B-D-S on the right is very concerning.

The Man remains one of the most honest in Washington, with the GUTS to fight the GWOT.

Conservatives actually blamed this President for Israels poor fight in Southern Lebanon.

That is how nutty it has become...

And the President is actually correct.

Conservatives who advocate for certain policy, immigration control, should be able to offer substance instead of hyperbole.

In fact, those 'dividing' the Republican Party are the Ron Paul isolationists, and a number of Elite Pundits who feel they know it all.

These are the folks who advocated for the invasion of Iraq, like the NRO, only to fail to defend the policy after it looked challenging.

The President was always a moderate Conservative, who's 'MO' was ethical Leadership.

I wonder if those on the right realize they are making huge mistakes.

For example, the Man at the mighty EIB, behind the 'golden mic', has made an issue of the void between the elected 'Elite' in Washington and regular Americans.

Does this mean he can no longer have an opinion, being an out of touch Elite Media Persona and Millionaire?

Was Rush actually playing class warfare?

It certainly would be nice to see Conservatives this outraged at the Democrats who are trying to undermine the USA in Iraq.

President Bush has been vilified for years by the Right, why should he bother listening to them after all the garbage they have stated about him.

The fact remains, the immigration issue has been handled in a childish manner by Conservatives.

Self destructive madness, and it isn't attractive.

The legacy of 'Polipundit' will lead to elections of Democrat Liberals, over and over again.

Posted by naftali | June 1, 2007 12:35 PM

The issue is more complicated than taking one side or the other. If conservatives wish to maintain a majority then they are going to have to create a parallel culture--of schools, of media, of continual teaching, and of increasing their population (to be somewhat genteel). The problem that most elected republicans have, is that the debate is framed by the liberals, making common sense sound like bigotry. Right now no one is teaching--with a loud voice--the principles of the constitution, of law itself, of economics, of culture and how to sustain that culture. There needs to be a conservative Soros or Ted Turner who chooses to put capital and lots of it into teaching and communication. Without this foundation, there will be no building.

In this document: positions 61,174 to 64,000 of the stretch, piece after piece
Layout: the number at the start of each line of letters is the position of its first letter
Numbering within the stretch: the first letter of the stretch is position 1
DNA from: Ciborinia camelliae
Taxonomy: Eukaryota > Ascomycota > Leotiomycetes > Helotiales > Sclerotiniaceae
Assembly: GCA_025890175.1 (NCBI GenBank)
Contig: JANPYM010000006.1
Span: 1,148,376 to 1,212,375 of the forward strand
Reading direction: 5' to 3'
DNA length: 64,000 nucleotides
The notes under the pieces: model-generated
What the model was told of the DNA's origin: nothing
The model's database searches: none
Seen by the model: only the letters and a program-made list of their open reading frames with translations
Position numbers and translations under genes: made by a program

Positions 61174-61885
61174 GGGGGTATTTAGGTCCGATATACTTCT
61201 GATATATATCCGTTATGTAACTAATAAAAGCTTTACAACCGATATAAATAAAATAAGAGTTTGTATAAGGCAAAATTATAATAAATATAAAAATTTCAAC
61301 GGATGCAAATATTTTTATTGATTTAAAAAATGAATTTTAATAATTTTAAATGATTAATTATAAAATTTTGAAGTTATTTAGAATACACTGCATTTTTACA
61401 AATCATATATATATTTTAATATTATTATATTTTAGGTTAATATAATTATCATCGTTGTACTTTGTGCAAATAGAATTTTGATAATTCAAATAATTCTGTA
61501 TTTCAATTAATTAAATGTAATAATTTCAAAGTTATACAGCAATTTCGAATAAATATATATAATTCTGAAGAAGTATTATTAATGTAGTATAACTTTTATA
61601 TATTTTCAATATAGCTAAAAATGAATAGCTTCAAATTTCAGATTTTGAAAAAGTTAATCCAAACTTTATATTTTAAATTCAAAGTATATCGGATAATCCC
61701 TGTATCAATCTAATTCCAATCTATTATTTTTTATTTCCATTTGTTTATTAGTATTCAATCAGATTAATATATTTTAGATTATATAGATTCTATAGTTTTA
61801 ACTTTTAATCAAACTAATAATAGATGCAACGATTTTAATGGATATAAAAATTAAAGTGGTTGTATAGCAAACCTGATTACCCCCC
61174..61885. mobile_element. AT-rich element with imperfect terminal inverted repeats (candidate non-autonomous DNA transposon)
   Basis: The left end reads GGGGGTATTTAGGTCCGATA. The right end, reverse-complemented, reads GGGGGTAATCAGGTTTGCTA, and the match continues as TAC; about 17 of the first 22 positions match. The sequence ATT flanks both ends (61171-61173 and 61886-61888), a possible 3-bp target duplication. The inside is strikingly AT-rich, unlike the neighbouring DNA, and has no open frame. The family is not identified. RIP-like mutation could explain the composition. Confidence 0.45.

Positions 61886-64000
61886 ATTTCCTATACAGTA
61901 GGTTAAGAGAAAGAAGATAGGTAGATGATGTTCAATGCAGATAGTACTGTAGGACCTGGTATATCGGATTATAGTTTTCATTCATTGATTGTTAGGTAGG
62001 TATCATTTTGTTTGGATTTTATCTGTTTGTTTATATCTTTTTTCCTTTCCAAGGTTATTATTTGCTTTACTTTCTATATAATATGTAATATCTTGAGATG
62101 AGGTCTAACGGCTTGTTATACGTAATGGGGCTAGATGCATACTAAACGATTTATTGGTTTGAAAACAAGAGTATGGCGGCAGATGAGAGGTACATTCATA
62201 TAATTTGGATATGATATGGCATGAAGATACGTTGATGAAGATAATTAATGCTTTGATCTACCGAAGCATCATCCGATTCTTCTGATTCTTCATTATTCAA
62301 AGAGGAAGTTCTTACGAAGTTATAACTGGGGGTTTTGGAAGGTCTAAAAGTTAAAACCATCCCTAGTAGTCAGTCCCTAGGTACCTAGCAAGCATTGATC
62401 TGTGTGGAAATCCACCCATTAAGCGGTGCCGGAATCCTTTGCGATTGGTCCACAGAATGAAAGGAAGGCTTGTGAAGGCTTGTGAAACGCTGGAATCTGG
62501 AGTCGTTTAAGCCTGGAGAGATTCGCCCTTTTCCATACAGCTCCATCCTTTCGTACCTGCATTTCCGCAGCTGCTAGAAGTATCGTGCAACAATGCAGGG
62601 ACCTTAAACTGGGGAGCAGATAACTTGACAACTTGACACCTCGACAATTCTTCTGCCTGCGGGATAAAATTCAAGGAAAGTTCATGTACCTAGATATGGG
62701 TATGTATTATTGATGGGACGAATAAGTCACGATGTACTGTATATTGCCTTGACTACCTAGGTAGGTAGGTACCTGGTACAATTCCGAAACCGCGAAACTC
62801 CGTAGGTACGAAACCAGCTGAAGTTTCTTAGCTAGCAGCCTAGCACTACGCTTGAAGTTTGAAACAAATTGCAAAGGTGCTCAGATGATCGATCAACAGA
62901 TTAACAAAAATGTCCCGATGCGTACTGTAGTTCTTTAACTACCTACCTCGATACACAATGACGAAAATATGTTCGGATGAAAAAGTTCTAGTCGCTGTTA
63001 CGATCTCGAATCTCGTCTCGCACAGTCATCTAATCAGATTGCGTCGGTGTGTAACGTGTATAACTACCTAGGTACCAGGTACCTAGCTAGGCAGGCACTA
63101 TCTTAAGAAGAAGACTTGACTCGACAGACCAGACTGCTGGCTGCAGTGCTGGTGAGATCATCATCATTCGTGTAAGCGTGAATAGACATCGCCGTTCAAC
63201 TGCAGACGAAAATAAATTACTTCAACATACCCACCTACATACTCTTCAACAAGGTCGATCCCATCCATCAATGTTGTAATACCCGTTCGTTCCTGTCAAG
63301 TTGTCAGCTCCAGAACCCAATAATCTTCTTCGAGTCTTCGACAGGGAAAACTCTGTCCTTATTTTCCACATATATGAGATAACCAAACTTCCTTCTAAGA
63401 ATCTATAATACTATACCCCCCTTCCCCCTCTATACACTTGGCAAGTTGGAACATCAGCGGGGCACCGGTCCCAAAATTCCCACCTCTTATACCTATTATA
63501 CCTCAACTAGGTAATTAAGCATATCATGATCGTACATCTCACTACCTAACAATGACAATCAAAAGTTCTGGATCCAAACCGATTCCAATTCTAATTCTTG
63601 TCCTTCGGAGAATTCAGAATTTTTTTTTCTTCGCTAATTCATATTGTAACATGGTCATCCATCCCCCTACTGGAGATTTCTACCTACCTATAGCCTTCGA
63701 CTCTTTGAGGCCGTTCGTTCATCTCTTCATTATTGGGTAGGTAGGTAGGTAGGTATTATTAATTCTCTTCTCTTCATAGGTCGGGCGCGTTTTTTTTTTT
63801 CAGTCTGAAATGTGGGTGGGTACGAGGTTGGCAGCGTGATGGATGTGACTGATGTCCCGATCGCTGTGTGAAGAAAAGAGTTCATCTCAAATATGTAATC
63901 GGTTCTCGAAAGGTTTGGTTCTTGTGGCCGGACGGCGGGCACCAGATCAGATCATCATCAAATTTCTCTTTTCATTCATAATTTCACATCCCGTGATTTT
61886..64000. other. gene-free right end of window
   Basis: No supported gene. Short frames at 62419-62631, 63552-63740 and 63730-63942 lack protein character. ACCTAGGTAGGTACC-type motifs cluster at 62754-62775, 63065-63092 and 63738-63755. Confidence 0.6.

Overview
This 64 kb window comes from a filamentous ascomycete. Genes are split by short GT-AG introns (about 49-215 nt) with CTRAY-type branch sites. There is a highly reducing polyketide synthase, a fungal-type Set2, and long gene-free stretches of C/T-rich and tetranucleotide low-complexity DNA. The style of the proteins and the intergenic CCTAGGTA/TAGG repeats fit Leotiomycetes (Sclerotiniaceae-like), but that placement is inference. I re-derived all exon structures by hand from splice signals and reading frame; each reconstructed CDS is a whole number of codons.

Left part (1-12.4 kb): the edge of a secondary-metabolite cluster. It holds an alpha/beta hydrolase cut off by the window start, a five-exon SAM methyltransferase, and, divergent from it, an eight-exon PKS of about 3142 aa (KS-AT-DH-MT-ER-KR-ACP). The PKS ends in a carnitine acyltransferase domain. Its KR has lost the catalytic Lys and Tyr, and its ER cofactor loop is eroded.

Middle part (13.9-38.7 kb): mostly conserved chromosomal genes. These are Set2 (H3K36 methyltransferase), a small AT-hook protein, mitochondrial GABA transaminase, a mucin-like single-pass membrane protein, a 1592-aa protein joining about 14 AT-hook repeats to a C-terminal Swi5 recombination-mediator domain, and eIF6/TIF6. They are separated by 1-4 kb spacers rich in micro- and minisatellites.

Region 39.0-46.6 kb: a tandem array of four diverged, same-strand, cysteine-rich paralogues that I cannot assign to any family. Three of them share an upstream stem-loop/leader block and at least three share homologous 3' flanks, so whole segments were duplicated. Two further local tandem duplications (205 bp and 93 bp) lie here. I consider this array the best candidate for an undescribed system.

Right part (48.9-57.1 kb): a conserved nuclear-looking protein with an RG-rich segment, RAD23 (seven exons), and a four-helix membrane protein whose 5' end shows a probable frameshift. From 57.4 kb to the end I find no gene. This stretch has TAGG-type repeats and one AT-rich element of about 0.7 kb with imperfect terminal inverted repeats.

Posted by RBMN | June 1, 2007 12:37 PM

Re: RKV at June 1, 2007 12:32 PM

Bush's point is that nations don't just have bank accounts--they have souls.

One doesn't do you any good without the other.

Posted by Zelsdorf Ragshaft III | June 1, 2007 12:39 PM

While anger over the immigration bill is understandable, but remember Republican disunity, no matter what the reason can and will lead to another Clinton in the White House. If you think anything Bush has done is bad, just wait for the Clintons to reappear.

Posted by Carol Herman | June 1, 2007 1:04 PM

You want the truth?

Bush got "selected" by the base. He catered to the ill-informed right wing nutters. Promising them a Supreme Court that would turn our country on its head. And, among other things, take abortion away from women as a LEGAL choice!